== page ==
GRAND RAPIDS, Mich. (AP/WXMI) — Days after facing tough questions and biting commentary from members of Congress in Washington D.C., Gov. Rick Snyder pitched his new comprehensive action plan to help resolve Flint's lead-tainted water crisis in the coming years.
Snyder on Monday announced the 75-point plan to improve public health, address old infrastructure, support educational services and boost employment. Some of the shorter-term steps announced already are taking place.
Speaking to a crowd in Grand Rapids during an Economic Club luncheon, Snyder stood by his decision to testify when asked, saying it was an important part of the process.
"Flint is an illustration of where we failed at all levels of government," Snyder told the crowd, which welcomed him with a standing ovation, a stark contrast to his reception on Capitol Hill days prior.
"Hopefully I answered their questions and now I’m going back to problem-solving mode."
The governor's plan includes short-, intermediate- and long-term goals, but stops short of calling for ripping all lead service pipes out of the ground in Flint. Instead, Snyder said he's focusing on a pilot project to remove and replace 30 lead lines.
“The mayor has her program we’ve been supportive of, but the 30 lines was part of that engineering study," Snyder told reporters following the luncheon. "That’s the part that's underway today and as we learn from that, the goal should be to get the lead service lines out. I’ve also said that.”
Snyder said work is still being done to locate and identify which pipes running under Flint are made of lead.
"It’s a big task, there’s a lot of lines," he said.
Beyond lead pipes, Snyder is aiming to establish “a much higher standard” for water beyond the federal Lead and Copper Rule, which he once again criticized for being "dumb and dangerous." However, the plan doesn’t specify the new requirements.
The plan also calls for creating protocols through team work and data sharing between the state and federal Environmental Protection Agency to determine when the water can be declared safe again to drink.
But timelines for many of the long-term plans remain elusive.
Key tasks proposed in the action plans include:
Health and Human Services
- Children under 6 with high blood lead levels offered professional support and case management.
- Work with Flint’s community groups to review grocery options in underserved areas and secure new options if needed.
- Add three additional Child and Adolescent Health Centers in the city.
- Place professionals trained in development and cognitive screening throughout the county.
- Mobile food distribution program meeting community needs geographically.
Water Supply and Infrastructure
- Replace drinking water faucets and fixtures in public facilities connected to the Flint water system, including schools, daycares and elder care homes.
- Support the city of Flint to identify and prioritize replacement of lead service lines and other infrastructure to ensure Flint’s water system is suitable for drinking and everyday use.
- Replace 30 lead services lines with Rowe Professional Services under Mayor Weaver’s Fast Start Program.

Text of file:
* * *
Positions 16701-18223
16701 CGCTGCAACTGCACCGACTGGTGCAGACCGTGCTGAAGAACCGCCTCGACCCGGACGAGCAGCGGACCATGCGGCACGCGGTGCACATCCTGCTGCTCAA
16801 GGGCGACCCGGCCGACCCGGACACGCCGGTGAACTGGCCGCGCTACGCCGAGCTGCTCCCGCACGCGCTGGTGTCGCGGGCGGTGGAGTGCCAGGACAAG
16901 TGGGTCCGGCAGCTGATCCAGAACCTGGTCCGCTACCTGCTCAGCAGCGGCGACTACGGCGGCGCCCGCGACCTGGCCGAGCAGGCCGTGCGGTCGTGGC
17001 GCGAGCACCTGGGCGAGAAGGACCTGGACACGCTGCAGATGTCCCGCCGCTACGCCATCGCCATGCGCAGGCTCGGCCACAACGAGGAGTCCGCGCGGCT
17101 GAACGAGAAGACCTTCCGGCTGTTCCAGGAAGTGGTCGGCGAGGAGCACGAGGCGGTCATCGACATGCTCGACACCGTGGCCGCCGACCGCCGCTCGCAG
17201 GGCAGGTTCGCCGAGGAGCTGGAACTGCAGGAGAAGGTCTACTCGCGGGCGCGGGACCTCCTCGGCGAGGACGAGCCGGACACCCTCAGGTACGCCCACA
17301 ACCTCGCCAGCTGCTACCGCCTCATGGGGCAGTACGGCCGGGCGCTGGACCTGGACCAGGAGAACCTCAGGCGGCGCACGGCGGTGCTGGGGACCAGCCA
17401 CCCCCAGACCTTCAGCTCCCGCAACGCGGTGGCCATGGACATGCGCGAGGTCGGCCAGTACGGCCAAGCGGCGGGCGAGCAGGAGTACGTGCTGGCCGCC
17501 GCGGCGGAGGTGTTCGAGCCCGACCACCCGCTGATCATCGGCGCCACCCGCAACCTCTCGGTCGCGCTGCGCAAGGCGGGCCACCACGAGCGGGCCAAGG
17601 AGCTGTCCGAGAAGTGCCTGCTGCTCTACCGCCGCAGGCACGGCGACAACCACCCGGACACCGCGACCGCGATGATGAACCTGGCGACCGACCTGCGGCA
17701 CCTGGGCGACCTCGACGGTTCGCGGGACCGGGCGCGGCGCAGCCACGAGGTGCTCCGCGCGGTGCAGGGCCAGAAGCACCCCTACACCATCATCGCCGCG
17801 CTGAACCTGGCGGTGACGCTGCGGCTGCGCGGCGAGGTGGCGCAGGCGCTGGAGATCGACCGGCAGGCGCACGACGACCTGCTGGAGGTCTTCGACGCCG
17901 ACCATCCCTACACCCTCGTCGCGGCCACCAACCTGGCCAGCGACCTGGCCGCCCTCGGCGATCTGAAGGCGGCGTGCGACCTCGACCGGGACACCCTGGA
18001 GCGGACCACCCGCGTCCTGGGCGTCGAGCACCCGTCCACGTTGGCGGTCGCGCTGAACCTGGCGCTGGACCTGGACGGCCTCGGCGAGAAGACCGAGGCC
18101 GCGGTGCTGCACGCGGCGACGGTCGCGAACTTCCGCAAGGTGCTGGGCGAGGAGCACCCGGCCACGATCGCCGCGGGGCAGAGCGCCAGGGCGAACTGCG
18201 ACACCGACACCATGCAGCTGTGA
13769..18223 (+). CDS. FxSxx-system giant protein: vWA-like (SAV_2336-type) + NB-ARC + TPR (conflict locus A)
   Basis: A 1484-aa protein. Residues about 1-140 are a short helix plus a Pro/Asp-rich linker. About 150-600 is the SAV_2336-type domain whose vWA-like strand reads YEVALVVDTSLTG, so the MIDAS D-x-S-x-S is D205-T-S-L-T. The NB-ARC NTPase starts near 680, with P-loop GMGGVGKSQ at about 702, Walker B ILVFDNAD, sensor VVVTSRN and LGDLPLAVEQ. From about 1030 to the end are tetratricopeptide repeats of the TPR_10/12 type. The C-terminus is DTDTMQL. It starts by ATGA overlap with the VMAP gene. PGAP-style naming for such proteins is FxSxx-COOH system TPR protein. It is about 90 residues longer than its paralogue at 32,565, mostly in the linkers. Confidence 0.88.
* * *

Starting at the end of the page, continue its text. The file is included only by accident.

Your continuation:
- Flint (and all Michigan communities) will comply with a much higher standard than existing federal Lead & Copper Rule.
- Partner with the city and county to plan for future connection to Karegnondi Water Authority.
- Increase resources for Flint Community Schools and Genesee Intermediate School District to expand early education services to children up to age 3.
- Add nine school nurses to Flint Community Schools.
- Expand free breakfast program into all Flint Community Schools classrooms; partner with Blue Cross Blue Shield to facilitate salad bars at 20 additional schools.
- Provide Flint children under 6 with robust screening for additional behavioral health needs.
Jobs and Economic Development
- Complete Flint Riverfront Development Project, including removal of Hamilton Dam, by end of 2019.
- Finalize $5.5 million financing on redevelopment of Capitol Theater.
- Develop home mortgage lending/financing options for undervalued homes.
- Complete training and development for at least 500 Flint residents to achieve long-term employment by the end of 2017.
Meanwhile, Flint's mayor says work is ramping up to replace lead service lines amid the city's crisis with lead-tainted water.
Mayor Karen Weaver issued an update Monday on her "Fast Start" program, saying crews are expected to replace lines at two houses a day through the end of March if weather permits.
The first line was replaced with a new copper line under the program earlier this month, two are expected to be replaced on Monday and other homes getting replacements have been identified.
Weaver says in a statement that: "Now that the homes have been identified and the permits are secured, crews can get to work replacing more pipes."
The goal of the program is to replace thousands of lead-tainted service lines in the city. She says galvanized steel lines also will be replaced.
Since October, state lawmakers have approved nearly $70 million in funding to aide Flint's water crisis recovery. Snyder is also requesting an additional $232 million be set aside in the new fiscal year budget for Flint and infrastructure upgrades.
On Monday, the Genesee County Board of Commissioners sent a letter to Gov. Rick Snyder demanding to be reimburse more than $1 million for money the county spent in response to the Flint water crisis. Officials said the county needs the money as soon as possible so it doesn’t have to lay off workers and to maintain its bond rating.
Asked about the request on Monday, Snyder said “I’ve heard it’s coming, so when I get it I’ll review it."
The Associated Press contributed to this report.